Several factors have made Dinant an important town in history. But you cannot put either the bridge over the river, or the citadel in front of the other, they are comparable to the chicken and the egg dilemma.
When Dinant was coming into its glory days, bridges only existed about every 30km over the river, therefore crossings were rare, important and heavily guarded.
It is not a coincidence that citadel at Dinant is adjacent to the bridge. It has three large cannons that point directly at the bridge to deter invasions.
The original bridge was installed in the 11th century by the Waulsort Monks. The pilings of the original bridge are now on display in the citadel museum since they spent about 900 years in the river until being removed during construction of the current bridge.
John MARTIN's Special Beer, how could I NOT try "MY" beer...well John's beer anyway..once again was trying to sample as many of the various local Belgian beers as possible in the short time we were there.
Cookies, yes cookies ! The people of Dinant make fancy cookies of every size and shape, literally. We saw cookies of animals, fruits, fish, boats, even of the town itself...Some as large as 20" or more across. If you have ever seen the science fiction film "The Monster Who Ate Hollywood", well here is your chance to emulate it, purchase a cookie of the city of Dinant and totally consume it, you may go down in history.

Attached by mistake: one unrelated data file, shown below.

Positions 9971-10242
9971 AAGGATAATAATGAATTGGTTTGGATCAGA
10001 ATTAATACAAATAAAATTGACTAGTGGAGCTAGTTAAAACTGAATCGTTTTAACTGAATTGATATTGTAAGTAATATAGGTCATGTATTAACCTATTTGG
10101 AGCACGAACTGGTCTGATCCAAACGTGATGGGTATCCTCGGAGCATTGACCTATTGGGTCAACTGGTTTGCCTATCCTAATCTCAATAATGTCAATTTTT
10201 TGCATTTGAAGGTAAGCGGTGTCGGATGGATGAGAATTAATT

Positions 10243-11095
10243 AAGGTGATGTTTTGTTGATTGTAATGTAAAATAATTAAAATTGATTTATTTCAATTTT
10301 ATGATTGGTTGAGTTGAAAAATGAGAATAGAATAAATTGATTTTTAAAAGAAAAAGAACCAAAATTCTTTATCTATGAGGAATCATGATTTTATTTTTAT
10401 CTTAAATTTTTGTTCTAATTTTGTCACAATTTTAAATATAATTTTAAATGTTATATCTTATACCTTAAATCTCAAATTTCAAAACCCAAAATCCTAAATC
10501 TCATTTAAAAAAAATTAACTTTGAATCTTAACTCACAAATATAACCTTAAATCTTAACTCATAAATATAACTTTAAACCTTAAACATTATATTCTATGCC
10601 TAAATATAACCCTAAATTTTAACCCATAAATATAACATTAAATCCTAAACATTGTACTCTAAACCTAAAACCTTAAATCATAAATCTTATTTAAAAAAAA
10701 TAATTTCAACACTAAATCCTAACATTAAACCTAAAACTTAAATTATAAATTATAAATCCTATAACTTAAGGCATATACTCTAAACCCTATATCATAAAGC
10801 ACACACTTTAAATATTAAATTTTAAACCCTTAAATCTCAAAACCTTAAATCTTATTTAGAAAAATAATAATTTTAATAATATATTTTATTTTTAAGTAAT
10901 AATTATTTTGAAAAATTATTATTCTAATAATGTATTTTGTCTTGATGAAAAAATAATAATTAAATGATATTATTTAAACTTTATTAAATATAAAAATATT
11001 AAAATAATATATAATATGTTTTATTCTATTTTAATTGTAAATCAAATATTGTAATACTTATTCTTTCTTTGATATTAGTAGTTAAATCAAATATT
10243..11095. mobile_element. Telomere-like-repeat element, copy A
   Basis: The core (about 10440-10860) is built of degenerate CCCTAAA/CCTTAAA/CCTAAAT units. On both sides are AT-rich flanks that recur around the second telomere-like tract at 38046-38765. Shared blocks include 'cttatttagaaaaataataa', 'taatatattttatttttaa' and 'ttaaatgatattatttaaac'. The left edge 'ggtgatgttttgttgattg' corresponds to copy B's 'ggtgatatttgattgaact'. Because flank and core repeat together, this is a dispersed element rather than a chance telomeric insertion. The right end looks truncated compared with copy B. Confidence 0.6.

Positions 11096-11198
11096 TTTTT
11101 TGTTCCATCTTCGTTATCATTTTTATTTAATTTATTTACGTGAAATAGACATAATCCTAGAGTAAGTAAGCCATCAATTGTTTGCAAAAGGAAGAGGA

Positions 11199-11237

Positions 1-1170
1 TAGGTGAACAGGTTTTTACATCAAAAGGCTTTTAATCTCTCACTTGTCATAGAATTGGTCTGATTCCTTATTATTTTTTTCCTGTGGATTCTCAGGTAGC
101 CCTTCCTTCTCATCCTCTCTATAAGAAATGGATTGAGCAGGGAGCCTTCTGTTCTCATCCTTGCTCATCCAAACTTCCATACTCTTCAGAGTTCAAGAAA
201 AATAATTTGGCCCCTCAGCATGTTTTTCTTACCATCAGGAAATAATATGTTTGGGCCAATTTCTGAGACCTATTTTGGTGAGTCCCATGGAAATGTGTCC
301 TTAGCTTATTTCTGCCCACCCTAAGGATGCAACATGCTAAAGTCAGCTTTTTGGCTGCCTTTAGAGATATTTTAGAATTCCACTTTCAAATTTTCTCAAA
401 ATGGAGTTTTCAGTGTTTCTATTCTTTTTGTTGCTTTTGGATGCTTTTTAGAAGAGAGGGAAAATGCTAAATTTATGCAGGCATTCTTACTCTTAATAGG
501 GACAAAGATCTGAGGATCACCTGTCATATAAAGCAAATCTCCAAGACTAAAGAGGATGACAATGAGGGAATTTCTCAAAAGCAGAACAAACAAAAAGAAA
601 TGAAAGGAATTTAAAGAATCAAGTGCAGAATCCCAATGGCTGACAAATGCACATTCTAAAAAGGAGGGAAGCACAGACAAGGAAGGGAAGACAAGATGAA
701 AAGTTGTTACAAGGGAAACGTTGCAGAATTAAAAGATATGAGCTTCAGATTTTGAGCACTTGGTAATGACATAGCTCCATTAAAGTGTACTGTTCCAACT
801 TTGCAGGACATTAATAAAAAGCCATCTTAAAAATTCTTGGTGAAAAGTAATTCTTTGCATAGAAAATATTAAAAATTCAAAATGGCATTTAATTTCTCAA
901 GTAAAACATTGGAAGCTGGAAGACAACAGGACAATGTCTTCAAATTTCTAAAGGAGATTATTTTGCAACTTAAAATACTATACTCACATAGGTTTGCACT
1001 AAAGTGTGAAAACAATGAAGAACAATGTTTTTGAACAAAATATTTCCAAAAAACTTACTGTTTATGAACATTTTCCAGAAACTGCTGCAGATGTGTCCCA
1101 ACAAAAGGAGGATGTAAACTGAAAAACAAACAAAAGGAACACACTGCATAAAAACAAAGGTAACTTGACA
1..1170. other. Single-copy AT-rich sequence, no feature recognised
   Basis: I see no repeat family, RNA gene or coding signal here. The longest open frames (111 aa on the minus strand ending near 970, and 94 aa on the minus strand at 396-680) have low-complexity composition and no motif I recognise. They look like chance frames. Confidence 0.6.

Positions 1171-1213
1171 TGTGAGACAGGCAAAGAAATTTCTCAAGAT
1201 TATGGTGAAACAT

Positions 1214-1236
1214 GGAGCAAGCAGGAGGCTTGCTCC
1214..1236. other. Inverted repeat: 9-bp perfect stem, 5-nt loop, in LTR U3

You can find these cookies in many bakeries along the city streets.
If it has something to do with the cupper-craftmenship in Dinant, I don;t know, but ... it is the base-material for the instrument. While father Sax built more traditional instruments his son Adolph experimented with pipes and twisters himself a lot. Eventually his masterpiece became the Saxophone and since then Dinant and Sax (as well as the nusical style that wouldn't fully exist without this instrument: the) Jazz are inseperatable. In the town one finds a modest monument and everywhere one hears jazzy tones ...
Until some centuries ago Dinant was the centre of fine cupper (Cuprum) and other metal craftmenship. It was so famous throughout Western Europe that it even gave it's name to a whole line of these craftworks: "Dinandery". In present days there are still some little factories, though the production is more or less in the line of tourist souvenirs, while cupper is not so much used as metal for kitchen or other home-ecquipment.